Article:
Where was Canadian business leadership at COP21 in Paris?

COP21 was the largest gathering of government leaders ever. Country leaders were open for business, and the who’s who of the political and corporate world, including major energy executives were all in attendance. Absent from the stage were the Canadian leaders; our energy companies, banks, pension funds, manufacturers, and infrastructure players.

COP21 was the greatest economic opportunity of our time; a message repeatedly expounded by multinational CEOs and country leaders at COP21. The global transition from fossil fuels to a low carbon economic system is a multi-trillion dollar bonanza! And, the global shift is happening now.

The export equation is shifting and Canadian business leaders need to be part of the new economy. According to Bloomberg New Energy Finance, the world’s fossil fuel energy companies are currently valued at $5 trillion, while those related to renewable energy are valued at $300 billion — this ratio will flip over the coming years as trillions flow to fast growth low carbon technology businesses. The future is Silicon Valley, not Saudi Arabia. Even Mark Carney, the former head of the Bank of Canada, has sounded the alarm on the trillions of stranded oil and gas assets.

Smart businesses and countries are investing with urgency to be part of this future. The shift from energy-as-a-resource to energy-as-a-technology is occurring at blinding speed in industry formation terms. Solar costs have dropped by 10 fold in the last 15 years alone; while batteries and electric vehicles are following a similar cost curve. Think the exponential growth of Internet, not the linear growth of traditional industries. OPEC, meet your competition — its the ingenuity of Apple, Google, Tesla, SolarCity; its the Chinese mega manufacturing machine; and its the breakthrough start-ups we are investing in today. Businesses and countries will be left behind in this transition — and Canada?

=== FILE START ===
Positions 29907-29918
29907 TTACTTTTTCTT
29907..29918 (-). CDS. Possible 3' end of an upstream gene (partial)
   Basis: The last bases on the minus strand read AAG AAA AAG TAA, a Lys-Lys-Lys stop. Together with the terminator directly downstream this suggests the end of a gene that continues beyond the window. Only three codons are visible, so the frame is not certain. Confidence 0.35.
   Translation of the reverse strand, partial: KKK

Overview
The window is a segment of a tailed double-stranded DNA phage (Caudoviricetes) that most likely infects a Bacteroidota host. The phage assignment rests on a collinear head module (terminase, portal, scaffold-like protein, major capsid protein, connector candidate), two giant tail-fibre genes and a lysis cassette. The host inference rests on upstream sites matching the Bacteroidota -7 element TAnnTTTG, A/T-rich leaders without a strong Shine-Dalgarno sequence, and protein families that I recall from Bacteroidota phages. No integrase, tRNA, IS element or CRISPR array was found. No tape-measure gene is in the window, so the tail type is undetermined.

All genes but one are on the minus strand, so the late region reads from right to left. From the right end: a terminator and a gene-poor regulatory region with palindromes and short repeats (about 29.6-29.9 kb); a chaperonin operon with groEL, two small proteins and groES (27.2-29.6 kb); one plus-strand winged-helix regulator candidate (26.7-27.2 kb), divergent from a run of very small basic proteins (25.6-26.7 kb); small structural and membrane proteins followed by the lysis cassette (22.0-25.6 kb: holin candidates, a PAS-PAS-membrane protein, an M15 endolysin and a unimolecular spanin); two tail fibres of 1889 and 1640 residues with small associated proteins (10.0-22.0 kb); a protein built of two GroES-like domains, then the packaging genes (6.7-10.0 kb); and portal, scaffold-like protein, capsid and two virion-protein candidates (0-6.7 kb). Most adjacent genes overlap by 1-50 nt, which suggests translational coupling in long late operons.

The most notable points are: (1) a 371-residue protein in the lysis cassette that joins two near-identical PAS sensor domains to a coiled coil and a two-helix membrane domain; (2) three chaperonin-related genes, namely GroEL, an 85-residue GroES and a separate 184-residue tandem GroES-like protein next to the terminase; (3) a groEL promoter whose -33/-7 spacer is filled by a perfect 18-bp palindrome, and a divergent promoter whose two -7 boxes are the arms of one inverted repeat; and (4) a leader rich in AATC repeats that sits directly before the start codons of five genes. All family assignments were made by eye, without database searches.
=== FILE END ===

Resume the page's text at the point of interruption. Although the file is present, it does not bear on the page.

Proudly, Canada was front and centre in the climate negotiations, a fresh rebranding of the tarnished reputation left by our previous Conservative government. Canada has a massive challenge ahead. We must artfully manage the transition from a focus on oil resources to a technology-driven low carbon economy. Move to slow and we miss the low-carbon train.

We need bold government policies and eye-popping public-private capital investments to foster innovation to build global winners: the Blackberry, Nortel, and Bombardier equivalents of the low carbon economy. We need to be a first mover on low carbon policies. We should aggressively phase out fossil fuel subsidies; implement national net-neutral carbon pricing; expand funding for cleantech research and commericalisation; and launch strict energy, transport, and environmental policies at all levels of government that build ripe local markets for innovative clean technology. When a market gets a signal that it must innovate, it does.

We must encourage and assist our leading Canadian companies with this transition; however, we also need a fresh staple of fast growth leaders. Most of all, we need more Canadian business leaders to show up at the next global climate talks prepared for deal making!

Originally posted Dec 16, 2015 on the ArcternVentures.com